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After a heavy night, it seems only appropriate that the first port of call is Jusu Brothers, a fresh juice bar. It’s then on to discover what West London tacos look like at Taqueria as Shakka fills his belly with several of the top menu items including the soft shell crab taco. Stepping back in time, Shakka meets Joe Rush, an upcycling artist who has spent time in the area right back to the 60’s, they discuss the crazy happenings in Notting Hill including a once independent state right in the heart of the area. After the stories and history musings with Joe, Shakka picks up a traditional Jamaican snack and browses some thrift stores as the day descends into night. Shakka wraps up his journey through his neighborhood by playing a jam with some locals and giving his final sign off whilst enjoying the ultimate late night food, the kebab.

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Transcript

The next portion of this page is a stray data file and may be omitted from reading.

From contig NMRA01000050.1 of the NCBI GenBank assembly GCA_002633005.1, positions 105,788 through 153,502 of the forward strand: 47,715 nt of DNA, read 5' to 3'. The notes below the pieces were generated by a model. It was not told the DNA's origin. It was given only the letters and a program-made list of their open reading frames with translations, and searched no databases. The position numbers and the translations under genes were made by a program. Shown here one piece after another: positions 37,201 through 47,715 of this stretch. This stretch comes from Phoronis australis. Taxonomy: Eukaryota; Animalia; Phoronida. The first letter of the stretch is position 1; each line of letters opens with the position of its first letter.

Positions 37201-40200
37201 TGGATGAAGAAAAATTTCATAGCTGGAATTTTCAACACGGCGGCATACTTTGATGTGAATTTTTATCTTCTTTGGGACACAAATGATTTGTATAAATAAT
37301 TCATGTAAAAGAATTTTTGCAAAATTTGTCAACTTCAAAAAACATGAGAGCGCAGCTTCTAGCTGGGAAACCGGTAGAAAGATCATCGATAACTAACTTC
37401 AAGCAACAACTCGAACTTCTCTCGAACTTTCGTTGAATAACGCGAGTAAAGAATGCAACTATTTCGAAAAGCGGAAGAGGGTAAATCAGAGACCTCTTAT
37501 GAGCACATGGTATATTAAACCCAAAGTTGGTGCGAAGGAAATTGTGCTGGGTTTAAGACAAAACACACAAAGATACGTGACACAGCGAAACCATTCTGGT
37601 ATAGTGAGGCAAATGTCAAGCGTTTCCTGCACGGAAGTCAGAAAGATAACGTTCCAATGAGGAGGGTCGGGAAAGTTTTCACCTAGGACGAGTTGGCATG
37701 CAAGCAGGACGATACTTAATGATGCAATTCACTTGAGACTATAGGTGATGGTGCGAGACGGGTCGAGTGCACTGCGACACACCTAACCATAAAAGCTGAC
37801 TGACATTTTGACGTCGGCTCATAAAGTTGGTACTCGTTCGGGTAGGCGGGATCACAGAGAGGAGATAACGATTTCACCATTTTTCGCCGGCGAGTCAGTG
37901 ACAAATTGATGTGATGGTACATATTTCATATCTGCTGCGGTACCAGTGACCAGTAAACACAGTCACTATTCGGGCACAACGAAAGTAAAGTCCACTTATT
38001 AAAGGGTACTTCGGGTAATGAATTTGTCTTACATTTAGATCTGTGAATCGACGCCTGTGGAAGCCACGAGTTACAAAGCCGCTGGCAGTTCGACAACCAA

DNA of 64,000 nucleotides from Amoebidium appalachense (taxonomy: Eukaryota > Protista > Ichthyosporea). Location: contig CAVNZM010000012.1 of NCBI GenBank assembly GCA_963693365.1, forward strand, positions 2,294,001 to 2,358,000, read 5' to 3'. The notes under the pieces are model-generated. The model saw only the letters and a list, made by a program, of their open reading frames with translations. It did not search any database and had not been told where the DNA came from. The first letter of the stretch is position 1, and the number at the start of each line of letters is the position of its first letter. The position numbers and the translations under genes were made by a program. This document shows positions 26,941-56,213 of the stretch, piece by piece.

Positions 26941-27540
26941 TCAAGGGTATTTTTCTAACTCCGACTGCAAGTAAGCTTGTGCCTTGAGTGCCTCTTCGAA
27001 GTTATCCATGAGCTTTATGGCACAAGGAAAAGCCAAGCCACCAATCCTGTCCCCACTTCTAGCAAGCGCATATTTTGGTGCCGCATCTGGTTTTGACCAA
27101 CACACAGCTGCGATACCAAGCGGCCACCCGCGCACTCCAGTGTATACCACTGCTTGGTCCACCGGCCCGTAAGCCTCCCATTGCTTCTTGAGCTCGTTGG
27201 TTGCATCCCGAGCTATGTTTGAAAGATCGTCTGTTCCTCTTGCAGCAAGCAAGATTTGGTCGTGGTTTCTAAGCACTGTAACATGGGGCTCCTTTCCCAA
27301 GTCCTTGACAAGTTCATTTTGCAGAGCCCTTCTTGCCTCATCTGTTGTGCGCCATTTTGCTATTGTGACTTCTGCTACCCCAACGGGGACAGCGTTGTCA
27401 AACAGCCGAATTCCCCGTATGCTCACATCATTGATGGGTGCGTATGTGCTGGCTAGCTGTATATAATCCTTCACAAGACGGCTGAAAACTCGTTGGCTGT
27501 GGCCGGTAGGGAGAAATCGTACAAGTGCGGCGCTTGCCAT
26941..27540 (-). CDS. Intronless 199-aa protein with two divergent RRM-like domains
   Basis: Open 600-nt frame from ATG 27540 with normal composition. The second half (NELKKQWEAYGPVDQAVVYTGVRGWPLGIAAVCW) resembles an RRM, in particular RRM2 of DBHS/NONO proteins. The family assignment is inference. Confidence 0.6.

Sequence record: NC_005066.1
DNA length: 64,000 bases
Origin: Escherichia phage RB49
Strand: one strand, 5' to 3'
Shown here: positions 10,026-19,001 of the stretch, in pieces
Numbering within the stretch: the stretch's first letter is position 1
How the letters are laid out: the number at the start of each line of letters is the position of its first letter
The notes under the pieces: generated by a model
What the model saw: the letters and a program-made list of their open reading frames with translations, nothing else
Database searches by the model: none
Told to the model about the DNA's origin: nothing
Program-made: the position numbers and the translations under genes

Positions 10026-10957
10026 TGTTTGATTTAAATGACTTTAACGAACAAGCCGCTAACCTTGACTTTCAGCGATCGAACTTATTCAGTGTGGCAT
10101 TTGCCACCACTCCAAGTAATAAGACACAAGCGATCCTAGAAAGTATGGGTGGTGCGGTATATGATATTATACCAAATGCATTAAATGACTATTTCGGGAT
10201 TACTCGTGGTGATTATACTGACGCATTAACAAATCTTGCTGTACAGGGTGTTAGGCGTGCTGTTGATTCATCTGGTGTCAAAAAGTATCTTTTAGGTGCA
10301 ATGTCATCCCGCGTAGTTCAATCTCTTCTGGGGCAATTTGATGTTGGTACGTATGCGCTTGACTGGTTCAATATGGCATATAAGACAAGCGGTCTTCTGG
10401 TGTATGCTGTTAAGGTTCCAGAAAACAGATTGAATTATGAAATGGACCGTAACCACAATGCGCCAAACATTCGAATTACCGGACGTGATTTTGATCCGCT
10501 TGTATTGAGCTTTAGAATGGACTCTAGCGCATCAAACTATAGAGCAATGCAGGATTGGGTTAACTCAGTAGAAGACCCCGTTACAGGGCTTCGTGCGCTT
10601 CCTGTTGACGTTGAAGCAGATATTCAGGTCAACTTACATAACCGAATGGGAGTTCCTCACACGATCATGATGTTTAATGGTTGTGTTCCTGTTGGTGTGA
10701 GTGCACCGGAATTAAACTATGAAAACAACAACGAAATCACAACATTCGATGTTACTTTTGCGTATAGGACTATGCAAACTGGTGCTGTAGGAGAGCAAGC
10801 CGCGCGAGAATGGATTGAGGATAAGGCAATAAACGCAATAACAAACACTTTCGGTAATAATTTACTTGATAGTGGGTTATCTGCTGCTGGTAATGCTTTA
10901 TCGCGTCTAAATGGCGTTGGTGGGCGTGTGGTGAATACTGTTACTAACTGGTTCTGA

- What's up? I'm Shakka, I'm a musician and food lover. For the next few days, I'm gonna be showing you around my neighborhood. I grew up here listening to the sounds of the carnival and smelling the flavors of Portobello Market in the air. I'm gonna be eating, drinking, and vibing my way around the area. I'm meeting the artists, musicians, creatives, and foodies who make up the real Notting Hill. This is pure West London soul, baby. This is Notting Hill, where west is always best. Last day, I'm feeling good but I'm also feeling very, very heavy. I've had a lot of meat, I've had a lot of rum, I've had a lot of gin. And don't get me wrong, I like that stuff, but I'm just a bit mash-up right now and I need something to cleanse my body. I heard about this spot and it's called Jusu Brothers and they're like the experts in making juice, so I'm gonna go check it out and sort my life out. - Jusu Brothers, a Pan-Asian eatery based in Notting Hill, West London. A juice bar, an LT restaurant. Jusu's also famous for our inspired Japanese dishes. - Hey, hey. - Hi, how's it going? - [Shakka] How you doing, Dan, you good? - Not too bad thank you, yourself? - Good, good, I'm very well. In fact not, I'm not well, my head's a bit mash-up. After rum and a bit of gin and a bunch of other drinks, I just want something that's gonna take care of my body. - Absolutely. We have different type of juice. Some of them are for detoxing, some of them with lots of vitamin C. We do also have some specials. One of the most popular is Komorebi. It contains broccoli, lemon, spinach, avocado, and apples. One of the most popular is probably Syo Ryu Ken. - So that's carrot, apple, and ginger? - Or the C-Focus if you like something to be more sour. - Everything here looks really really cool, but I really can't choose. - Let me bring a selection of three, and then you're gonna see what's best for you. - Perfect, let's do that, thank you so much Dan. - Fantastic, no worries, just take a seat. I'll bring it over to you. I always try to come up with different dishes to bring always something new to this area. Jusu means juice in Japanese but it's obviously, it's all about family. That's a Kyuri Cleanse, so it's cucumber, kale, and celery. - Right, cucumber, kale, and celery. Alright, let's try this. I do smoothies at home, they taste nothing like this. Can we live in the same house and then you just make smoothies all day, is that possible? - Absolutely, yeah, of course. - Sweet! I love you. - We'll do that. The second one is made with strawberries, ginger and apples. - I don't normally not say anything after drinking stuff but this is genuinely really, really nice. So this is carrot, apple, and ginger. I'm just gonna have some of this. These juices, they taste absolutely amazing and you've got good stuff. - Thanks a lot. - These are really good, really, really good. I don't want to keep you from your work so I'm gonna finish the rest of these juices. I'm gonna let you get on with taking care of this magical place that makes the sickest juices ever available. Thank you so much. - Hope you enjoy them. Thanks for coming. - Thanks so much. This is hard, and hard I mean sick and tasty. Jusu Brothers, come down here and expect your mind to be blown. Yeah, that's the feeling of the hangover just disappearing and leaving my body, I'm good. Next up, Taqueria, let's do this. - My name is Juan, I'm the assistant manager here at Taqueria, a Mexican restaurant in Notting Hill. - Juan. - How're you doing? Nice to meet you, Shakka. - Are you alright? - Yeah, nice to meet you. - Very well. - Taqueria started out as a store market in Portobello Road in 1993, and then they opened the restaurant in 2005. The reason why they chose Westbourne Grove is because it was close enough to Portobello Market. Everybody around there, they knew it. So it makes perfect sense to keep on feeding the hungry customers of this area. We love West End and then we love the West area, it's just a very good fun place to be there. Cool Chile is the sister company of Taqueria, focusing on bringing ingredients to the UK from Mexico and it was founded by Dodie Miller. The name itself focusing on cooking tacos. The more important ingredient we have will be the tortillas which are freshly made on the premises of Cool Chile. We focus on get the freshest ingredients as possible but also keeping in mind the local market. So we supply vegetables and things from a local shop here, also in Westbourne Grove. We strongly believe that as a community you grow stronger. We do have around 17 to 20 different tacos. They comes in sets of two, so we try to give the idea of the people can share between them in a table. Something to point out, we do free-range meat only. So we stand out in that way from what the competitors do. Margaritas, best in London. Come and try it, you'll see. - I just came back from next door and they've given me tons of juices and I've worked up an appetite that's now sky-high. So do you think you guys could help me out? - Of course we can, we knew you were coming. - Sick. - So we've got some great tacos for you today and we've got our head chef's gonna come to register it. - Sick, nice one! Let's do this. - No worries, thank you. - I've got some tacos for you. - Hola. - Hello. - This is mad, this all looks gorgeous. I'm just enjoying this right now, it's all mad. - This is our fish taco - Okay. - [Chef] Just deep-frying with the gluten-free flour. This is the steak taco. - Si. This one's slightly more traditional. Like I see you've got the salsa here, there the guacamole. That looked beautiful to me, but what have you got here? What's this one here? - Another one is milanesa. Chicken breast breaded and deep frying with pico de gallo, the very Mexican way. - What's that on top over here? - [Chef] On the top is a crispy cheese. Soft shell crab taco. I've never seen a taco like this before in my life. I've seen stuff like this and this lovely stuff, but this is like, it's literally coming out at me waiting to say "Eat me." - Yeah. - So this is the soft shell crab and it's got, I can see the same salsa that you have in this one. - Yeah we're using pico de gallo, fresh salsa, to be honest. - I don't know what pico de gallo is. - Pico de gallo is the calling the Mexican salsa. That's when I use a diced tomato, onion, lime juice, coriander. - And the cream? - The cream is the mayonnaise with-- This is other my recipe. - So you guys make it here? - Yeah, we do it here, everything, we no buy nothing from outside. - Sick. - [Chef] All the ingredients, all the salsas, all the things we prepare that here. - That must take a long time, no? - Sometimes it's difficult because our kitchen is quite small and we have acquired big manual. That's mean we need to do it mise en place and preparation every single day. We made it and we sell it, we made it, we sell it. In one way it's difficult, but another one way I'm happy because always it's fresh and I don't need to do it alone about different stuff. - Right, so I can't do this talking, talking, talking about food when good food is in front of me so I'm just going to dive in if that's okay. Is that alright? - It's perfect for me. - Cool. I've never had haddock or any kind of fish in a wrap before. But it tastes peng. The guac's there, the salsa's there, the salad on top's there, but the texture's like, it just easily breaks down in your mouth. I can't quite explain what it is but it's just very, very nice. Mm, mmmmmmm! This is so nice! Mm, you know what? I'm gonna concentrate on easting this food. We'll catch up back in a sec. Right, so my stomach's full. Probably had one of the best pieces of food I've had in a long while. Right now I am on my way to see this crazy artist-sculpture guy on Portobello Road. He's gonna give me a little bit of a history of Notting Hill, let's do this. Joe Rush is a bit of a legend. He's been living in Notting Hill since the '70s. As a young artistic 16-year-old punk, he squatted in some of the many vacant buildings with other like-minded creatives. Walking through Portobello Road now, seeing it full of excited tourists, trendy juice bars, and eateries, it's hard to believe that this place was once a slum and dumping ground. Mr Rush. - Hello there. - How are you, brother? - Alright, nice to meet you. - Likewise. It's actually very, very good to meet you. I've been told a lot about you. - I moved here when I was 17. I moved into a squat in Cambridge Gardens. For me, it was just like the feeling in of arriving here, the fun of all the street and the people, a feeling of freedom, and it was a much rougher place in those days. And there was a lot of really crazy people about. - My dad would tell me about what used to be called the Frontline, which is All Saints Road. You remember it vividly, I take it? - Yeah, no, I remember it, I mean, to be honest, it was like, it was a proper front line and it was quite scary really 'cause everyone that was out there was so wild, you know? It was worth going up there because the music was really good and there was a buzz going on. - And the beautiful of Notting Hill is the fact that we have these clashes of many different cultures. So on All Saints Road, you would have the Caribbean community, on Golborne Road you would have the Moroccan community, and so on and so forth. It was definitely like a, I'm a product of my environment. - The mixing pot you're talking about, it's like the song "Punky Reggae Party" was when Bob Marley arrived here and all of his mates were going, "Don't mess around with them punks" and that. But then he started looking at the punks here, right around Talbot Road and then, and he thought no, this is the same thing as rude boy culture and so he came out with that song and that was a big, you know, for us it was like we're alright with you and you're alright with us thing and it was lovely. - [Shakka] Talk to me about the history of Frestonia. - Over there about a mile further down the west way is Notting Dale, it was like these little two-story houses all joined together. They were damp, they were just like working-class community. And they moved everyone out of there and these places stayed empty all through the '60s. And then in the early '70s, some hippies squatted them and started to do the houses up. And started to build a community and it was like a bookshop exchange, there was an old pub called The Champion Dining Rooms that was of the sort of social sense, had a law center in it, there was a recording studio called The People's Hall, which is now a gallery. Then, what happened, they, for some reason, they decided to declare independence from Britain. So they started the Independent Free State of Frestonia. And then immediately declared war on Britain and then immediately capitulated and asked the UN to send in a peacekeeping force. - What? - The idea was then the UN would have to come in to set up a peacekeeping force around Frestonia. It was a great center of culture, but all the streets were full of waste. So everything was found on the street and used and utilized, so it was really an early beginning of the upcycling idea. - It's mad, actually, that you say the upcycling idea because we went to the Goldfinger Factory. It is essentially an upcycling spot, so they resell furniture that they have essentially built from old furniture or from scraps from furniture donated to them from all kinds of stuff. So this Mad Hatter tradition has carried on. - Everything we had was made out of waste. Everything we used was made out of waste. But I liked all the random aspect of it, being able to, you didn't know what was going to be there and so you'd sort through it and then it would give you ideas. And also with the Portobello Road is where the end of the market, people just left stuff, didn't bother taking it home. - Of course, yeah. - So I'd weed through that and we'd find the stuff and then, so I went on to buying trucks and putting all the stuff in trucks and then moving that into warehouses to building big environments in warehouses and then doing warehouse parties. We turned an old burned out bus into a giant skull on the front with a ribcage over the back, all open. And we took it in the carnival in 1984 with a giant skeleton puppet on the back of it and a band who only knew one song, which is "Magic Bus," so they played "Magic Bus" for eight hours all right around the carnival route. - That must have done your head in. - Yeah, but it was great, it was such a blast, you know? All the streets were full of people fly tipping, dumping, it was the scrap yards, but it was in order so for better or worse, really. But it was an interesting experiment, a social experiment, it was a lot of fun. There was just a lot of energy for creativity and stuff. You've made something, you feel better about life and it really keeps depression at bay. Any way that you can get that creative thing out of you will make you feel like your life's worth a bit more and you feel good about yourself. And so that's what we were trying to do with waste was show people how to use it. - [Shakka] Saving something out of nothing. - Yeah, totally. Me and a couple of my mates, we were punks. So this was a hippie sort of area, but we were the first generation of punk rockers. So one of the spots that they had and started this thing called the Apocalypse Hotel. There was nothing in that house that was fixed. Even the stairs came out one day, we pulled the stairs out for some reason. - You pulled the stairs out? - I can't remember why we did, but we ended up having to build other stairs in there. And then on the top floor there were so many leaks in the roof that someone had got a piece of guttering and they had hung it in the roof, inside to catch the drips and take them out the back window. And then, as more drips opened, more bits of piping were added until the whole thing was just this hundreds of things all catching the drips and putting them into the middle and dropping out of the back window and it was a creative, organic thing. It was nothing to do with galleries or art galleries or anything, just a creative art. And then we started painting the front of the building and painting the road outside. - Yeah. - You know, looking at it now, you'd say actually that's the beginnings of street art. - Even now, to date, in 2017 when you walk past, I don't know, Blenheim Crescent or even Lancaster Road and you'll see some of the different kind of houses and stuff, it's almost as if they've continued a sense of an unspoken tradition. Right, so we're here at Mike's Cafe. Why are we here, why have we chosen this spot? - Mike's have been here for a long time. It's the last surviving cafe from this area, really. Hasn't really even changed the menu much. He's just sort of managed to keep it all going. You know what I mean? But he's somehow managed to move along with the times. Mick Jagger used to eat in here when he was just starting off. - So this place is pretty important then? - It's important 'cause it's a milestone in life. A lot of things have gone. - You have no idea how much all of those stories and what you've talked about resonates with me as a creative person, as a human being born and raised in this town. - [Joe] People should hear these stories. Otherwise you could look 'round this and you'd think "Where did this all come from?". - [Shakka] Where did it come from? - Yeah, and why is it different from everywhere else? And the history of the area is the people. This is the whole thing about diversity, you know? Everyone's brought a little thing and added to the mix. And that's what this is a mix of, is this area. To get involved, you know, open your front door to people. Don't lock yourself away from this area. - Yeah, man. - Become involved. - Brother, it was a sincere pleasure. - Yeah, same. - Thank you so much, man. Have a good day, man. Top, what are you saying, boss? Everything nice? - Yeah, mon. - Cool, cool, cool, I just come in to get a quick bite, man. You guys got any pies, yeah? - Blessed. - Blessed. - Yeah mon, much appreciate it, how you doing? Ross, you're nice! People, I gotta sink 'em. Yeah yeah, in a bit. Right, so I'm a carnivore, yeah? So I don't really order veg patties too much, but see this, it's called a smile. I smile because I eat good stuff. Jay Dees make good stuff. And you've got to come early as well. You've got to come before five pm. If you're late like me, you'll end up with a veg patty. Which is still good, it's still sick, but when you get there earlier, before four or five, you'll get, what, brown stew chicken, sausage fritters, cornmeal porridge. They are the sickest at making cornmeal porridge. So yeah, I'm happy now, got my fresh juice, got my patty, I'm good. Yeah man, it's almost the end of our time together. I've had a lot of fun. I've had a lot of fun meeting all these people and hanging out in these spots and eating so much food, but there's one last spot that we've got to take you to. And that's a spot called Mau Mau Bar on Portobello Road. A very dear spot to me that I have seen a lot of friends perform here, I even performed here. They've got so many open mic nights, Jazz Refreshed, reggae nights, speaking of which it is Reggae Night tonight. My boy Alex is waiting for me inside there. He plays keys, he's so sick, and we might have a jam. Feels about right, let's do it. Yo Alex, give me the hops for the verse? Yeah, perfect, you're ready. - [Announcer] Hey hey, listen people, can you put your hands together for Shakka please? Show him some love. ♪ Oh baby when you come to me ♪ ♪ Yeah yeah, you love me right down to my knees ♪ ♪ Brown sugar baby ♪ ♪ I get high off your love ♪ ♪ So you'll have to behave, yeah ♪ So yeah, never ask me to do that again. - I don't know why you were aver saying stuff like that. - No, I'm joking. - You're not joking. I can see it in your eyes. - You just made me feel young again, like 16. - It made you feel young again? - Yeah, you know when not playing with people that you know, it just made me feel young again, yeah. - And it's just-- - Just like a 16-year-old kid. - I get it. For those of you who have no idea what's going on, this guy just killed it on keys. I didn't tell him about any of the music, I didn't tell him about any of the songs. Bro, we had a good time, man. - Brother, thank you so much for having me. - Yeah, pleasure, sincerely. It's my town, you know the guy who was playing drums? Yes. - He was my skating instructor four days ago. - [Alex] So I heard, this is kind of crazy. A man of many talents. Apparently skating and drumming go together, yes. - I'm going home, I'm gonna get a kebab and get some rest 'cause this has all been a bit much. Bro, shout me. - I'll see you. Feeling buzzin' after the gig, there's a tradition I have to share, the late night kebab. It's the perfect food to satisfy after a night of music and laughter. And when in Portobello, there's one spot you should hit. Zaytoun's, it's a Turkish spot with an open-call grill and all the trimmings. Hey Jay, how're you doing? - Fine, how are you? - I'm good. - How can I help you? - Yeah, let me get a shish kebab please, chicken shish. What salad would you like? - Some of the feta cheese salad, the standard salad, and some chili. Can I get chili as well please? - Of course. - Thank you, man. Sick, thank you brother. - Thank you. - Thank you so much, bro. - Very kind, thanks. Hopefully you like it good. - Trust me bro, if it's anything like you normally do I definitely will, thank you very much. - Enjoy, thank you. - Yeah man. It's funny 'cause most times I get kebabs they're not like shish kebabs. It's normally in a wrap, but whenever I'm in this spot it's kind of like just neatly laid out for you in some kind of beautiful array of kebab goodness I guess. If a full English is a good way to start the day then a kebab is the best way to end it. I'm stoked, I've learnt so much, eaten so much, I've drunk so much, I've spoken to so many people I've discovered so many things I had no idea about. Hidden gems that I didn't know existed and I've been here for 28 years. It's a beautiful time and it's a beautiful experience. I'm glad that I shared it with you guys. I hope you guys come down and check out my city and check out my town and really, really appreciate what real Notting Hill and Ladbroke Grove tastes, look, and sounds like. I know other people are gonna disagree with me but west is definitely best. I hope you enjoyed it as much as I did and I'll catch you guys later. Peace.